In the interest of time, instead of a book profile today, I’ve got an event to talk about! “The Most Famous Challenged and Banned Books” was a talk given by Dr. William Hutchings of the UAB Department of English at one of my local libraries. The audience was about twenty to twenty-five people of mature years. I was the youngest there by about thirty years. So, huzzah for all you older folk turning out to support the freedom to read! Dr. Hutchings teaches on British drama, but taught a special topics class on censorship last year. This event was an hour-long survey of the history of book bans, with some pretty fun stuff in there.
- Plato wanted to keep poets out of his republic because they were liars.
- In 1958, there was a big stink here in Alabama over The Rabbit’s Wedding, a picture book featuring a bunny with white fur marrying a bunny with black fur. Nice job, Alabama.
- John Milton made the argument that if reading banned books really caused depravity, the designated censor (who would have to read everything to see if it should be banned) would end up the most depraved citizen of all…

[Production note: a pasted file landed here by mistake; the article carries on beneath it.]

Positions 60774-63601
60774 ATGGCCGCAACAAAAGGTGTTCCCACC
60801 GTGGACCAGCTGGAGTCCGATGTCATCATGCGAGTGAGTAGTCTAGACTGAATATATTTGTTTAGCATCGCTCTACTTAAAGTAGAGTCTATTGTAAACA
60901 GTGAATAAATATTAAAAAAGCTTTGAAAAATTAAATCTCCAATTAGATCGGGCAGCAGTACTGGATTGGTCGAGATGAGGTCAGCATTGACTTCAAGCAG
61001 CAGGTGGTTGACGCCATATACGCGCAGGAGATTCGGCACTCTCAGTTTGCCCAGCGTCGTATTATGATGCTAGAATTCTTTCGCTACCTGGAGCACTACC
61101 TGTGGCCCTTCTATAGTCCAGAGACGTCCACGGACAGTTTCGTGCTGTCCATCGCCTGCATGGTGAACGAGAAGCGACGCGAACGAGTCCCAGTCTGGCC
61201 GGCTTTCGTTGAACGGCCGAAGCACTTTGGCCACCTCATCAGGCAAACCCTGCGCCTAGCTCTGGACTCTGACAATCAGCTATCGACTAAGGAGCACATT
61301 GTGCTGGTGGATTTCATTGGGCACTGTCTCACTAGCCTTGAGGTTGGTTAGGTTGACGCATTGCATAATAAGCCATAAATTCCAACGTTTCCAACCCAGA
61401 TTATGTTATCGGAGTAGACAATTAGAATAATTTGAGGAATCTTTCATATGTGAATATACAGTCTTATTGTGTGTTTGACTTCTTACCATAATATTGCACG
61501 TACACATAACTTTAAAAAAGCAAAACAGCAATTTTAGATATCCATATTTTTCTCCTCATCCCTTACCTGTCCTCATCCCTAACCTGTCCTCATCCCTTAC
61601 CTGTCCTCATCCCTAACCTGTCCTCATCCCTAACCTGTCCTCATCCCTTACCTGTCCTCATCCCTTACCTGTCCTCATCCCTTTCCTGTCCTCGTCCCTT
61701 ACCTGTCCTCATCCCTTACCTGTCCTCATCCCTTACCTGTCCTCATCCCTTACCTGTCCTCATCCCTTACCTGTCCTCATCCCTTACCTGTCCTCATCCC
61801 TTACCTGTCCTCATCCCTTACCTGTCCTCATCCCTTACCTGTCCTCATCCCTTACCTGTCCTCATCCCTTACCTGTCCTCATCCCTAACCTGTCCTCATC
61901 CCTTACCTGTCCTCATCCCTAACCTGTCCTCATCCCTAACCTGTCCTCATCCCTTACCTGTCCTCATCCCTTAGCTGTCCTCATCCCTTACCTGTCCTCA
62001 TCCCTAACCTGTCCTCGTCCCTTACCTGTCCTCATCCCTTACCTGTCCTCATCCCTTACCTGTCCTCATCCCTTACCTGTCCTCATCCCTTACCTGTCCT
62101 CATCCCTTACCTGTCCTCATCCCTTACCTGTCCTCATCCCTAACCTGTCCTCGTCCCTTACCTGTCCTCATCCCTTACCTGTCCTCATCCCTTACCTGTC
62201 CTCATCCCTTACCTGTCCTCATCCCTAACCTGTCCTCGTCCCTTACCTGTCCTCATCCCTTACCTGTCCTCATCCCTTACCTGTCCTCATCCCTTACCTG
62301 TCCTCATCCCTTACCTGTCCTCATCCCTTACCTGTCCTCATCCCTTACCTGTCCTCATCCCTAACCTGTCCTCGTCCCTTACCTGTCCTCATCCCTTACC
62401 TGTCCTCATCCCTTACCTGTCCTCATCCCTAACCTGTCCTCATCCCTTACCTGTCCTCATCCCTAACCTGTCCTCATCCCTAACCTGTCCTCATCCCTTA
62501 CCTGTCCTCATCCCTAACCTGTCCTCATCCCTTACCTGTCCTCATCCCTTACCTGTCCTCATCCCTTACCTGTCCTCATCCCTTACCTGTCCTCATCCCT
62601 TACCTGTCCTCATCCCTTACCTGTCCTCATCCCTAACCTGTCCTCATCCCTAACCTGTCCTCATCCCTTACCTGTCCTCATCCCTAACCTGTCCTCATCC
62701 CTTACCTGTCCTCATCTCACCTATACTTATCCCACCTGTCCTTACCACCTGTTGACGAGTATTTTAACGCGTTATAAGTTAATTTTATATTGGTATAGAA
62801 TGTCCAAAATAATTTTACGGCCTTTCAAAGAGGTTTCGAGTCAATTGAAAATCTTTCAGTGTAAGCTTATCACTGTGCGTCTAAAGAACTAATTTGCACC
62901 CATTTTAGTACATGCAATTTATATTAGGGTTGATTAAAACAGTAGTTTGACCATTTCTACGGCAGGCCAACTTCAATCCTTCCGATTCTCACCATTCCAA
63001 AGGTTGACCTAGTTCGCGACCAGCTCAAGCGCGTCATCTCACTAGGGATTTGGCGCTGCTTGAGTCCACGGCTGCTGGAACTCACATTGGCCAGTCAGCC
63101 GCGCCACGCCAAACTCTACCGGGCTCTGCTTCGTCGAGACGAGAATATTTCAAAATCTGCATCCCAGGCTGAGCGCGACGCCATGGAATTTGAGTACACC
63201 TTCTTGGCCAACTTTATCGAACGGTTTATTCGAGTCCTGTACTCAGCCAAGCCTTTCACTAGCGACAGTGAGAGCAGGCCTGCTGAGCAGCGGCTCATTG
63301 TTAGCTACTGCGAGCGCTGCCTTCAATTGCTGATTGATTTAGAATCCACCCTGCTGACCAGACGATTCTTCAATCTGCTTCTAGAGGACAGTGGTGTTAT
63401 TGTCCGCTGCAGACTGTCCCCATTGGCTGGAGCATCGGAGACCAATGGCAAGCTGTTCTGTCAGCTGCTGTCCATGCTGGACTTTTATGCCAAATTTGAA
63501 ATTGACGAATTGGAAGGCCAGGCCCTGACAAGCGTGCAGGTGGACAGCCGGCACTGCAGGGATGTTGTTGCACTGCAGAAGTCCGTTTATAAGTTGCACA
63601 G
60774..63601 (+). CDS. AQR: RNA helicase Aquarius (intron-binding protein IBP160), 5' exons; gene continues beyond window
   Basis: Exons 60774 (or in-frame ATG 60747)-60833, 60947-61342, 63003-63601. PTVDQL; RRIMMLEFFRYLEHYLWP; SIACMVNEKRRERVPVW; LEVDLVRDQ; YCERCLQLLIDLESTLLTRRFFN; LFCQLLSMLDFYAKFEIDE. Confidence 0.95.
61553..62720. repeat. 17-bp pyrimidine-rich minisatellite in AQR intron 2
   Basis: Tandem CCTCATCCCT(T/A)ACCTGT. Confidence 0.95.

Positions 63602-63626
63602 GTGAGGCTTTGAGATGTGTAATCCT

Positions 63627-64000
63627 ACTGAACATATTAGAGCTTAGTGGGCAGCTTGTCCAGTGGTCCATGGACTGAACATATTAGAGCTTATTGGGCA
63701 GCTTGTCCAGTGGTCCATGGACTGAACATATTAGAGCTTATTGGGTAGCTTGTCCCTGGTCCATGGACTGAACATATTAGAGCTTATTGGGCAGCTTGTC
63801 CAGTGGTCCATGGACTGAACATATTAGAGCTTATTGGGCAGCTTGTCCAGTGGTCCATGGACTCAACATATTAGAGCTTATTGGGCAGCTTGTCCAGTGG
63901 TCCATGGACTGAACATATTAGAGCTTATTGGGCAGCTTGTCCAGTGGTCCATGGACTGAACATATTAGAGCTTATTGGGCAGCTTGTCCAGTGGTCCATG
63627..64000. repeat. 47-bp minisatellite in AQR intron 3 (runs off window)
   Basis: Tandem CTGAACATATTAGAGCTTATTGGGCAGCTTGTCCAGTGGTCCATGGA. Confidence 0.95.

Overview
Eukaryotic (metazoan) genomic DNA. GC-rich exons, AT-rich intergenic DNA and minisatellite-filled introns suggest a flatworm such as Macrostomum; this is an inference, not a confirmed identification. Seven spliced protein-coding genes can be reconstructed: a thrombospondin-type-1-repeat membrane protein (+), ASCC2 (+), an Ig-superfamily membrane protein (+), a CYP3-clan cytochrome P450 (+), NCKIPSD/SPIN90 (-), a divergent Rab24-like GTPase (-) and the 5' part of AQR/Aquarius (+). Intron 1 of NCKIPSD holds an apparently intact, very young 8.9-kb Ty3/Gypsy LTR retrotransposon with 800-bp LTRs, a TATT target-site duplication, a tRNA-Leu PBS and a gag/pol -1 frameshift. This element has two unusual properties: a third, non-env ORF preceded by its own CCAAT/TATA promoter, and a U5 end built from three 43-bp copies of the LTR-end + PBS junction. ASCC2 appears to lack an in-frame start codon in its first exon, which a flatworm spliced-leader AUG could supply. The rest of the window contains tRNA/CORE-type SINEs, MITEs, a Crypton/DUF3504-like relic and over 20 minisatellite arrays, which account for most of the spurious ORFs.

- The censor who allowed James Joyce’s books into the US did so with the announcement that they might make people vomit, but wouldn’t act as aphrodisiacs, so they were okay. (Vomiting = not nearly as bad as arousal, apparently.)
- Mae West was arrested and sent to a workhouse for a week over her play Sex. She there discovered that many of the inmates couldn’t read, and when she got out, she donated $1,000 to the workhouse to create a library where the literate prisoners could teach the rest.
- Oh, Alabama… this very year, Senator Scott Beason wanted to have The Crucible removed from high schools because it criticizes Joe McCarthy. We can’t be having that, can we?!
Fun facts aside, Dr. Hutchings’ thesis was, “It’s never about what it’s actually about.” You have to ask the question, “Who is trying to keep what out of the hands of whom, and for what reason?”
When you ask that question, you realize it’s not about black bunnies or violence or sexual content… It’s about defending the established order of things for some group — usually women and/or children — deemed unable to handle an idea or interpret it correctly. The objection to Madame Bovary wasn’t “we can’t talk about adultery,” it was that women shouldn’t hear about adultery. That casts the whole thing in a new light, doesn’t it?
Dr. Hutchings touched on the idea that reading is either a right or a privilege, and came down on the side of reading as a right. That doesn’t mean all books should be free, or that you should have the right to read on company time, or anything like that — it means that reading shouldn’t be a privilege bestowed by existing institutions. That defeats the whole purpose, because any censorship is already an attempt to maintain those institutions. Book bans are some privileged group of people trying to decide what thoughts I get to have, and that’s not acceptable.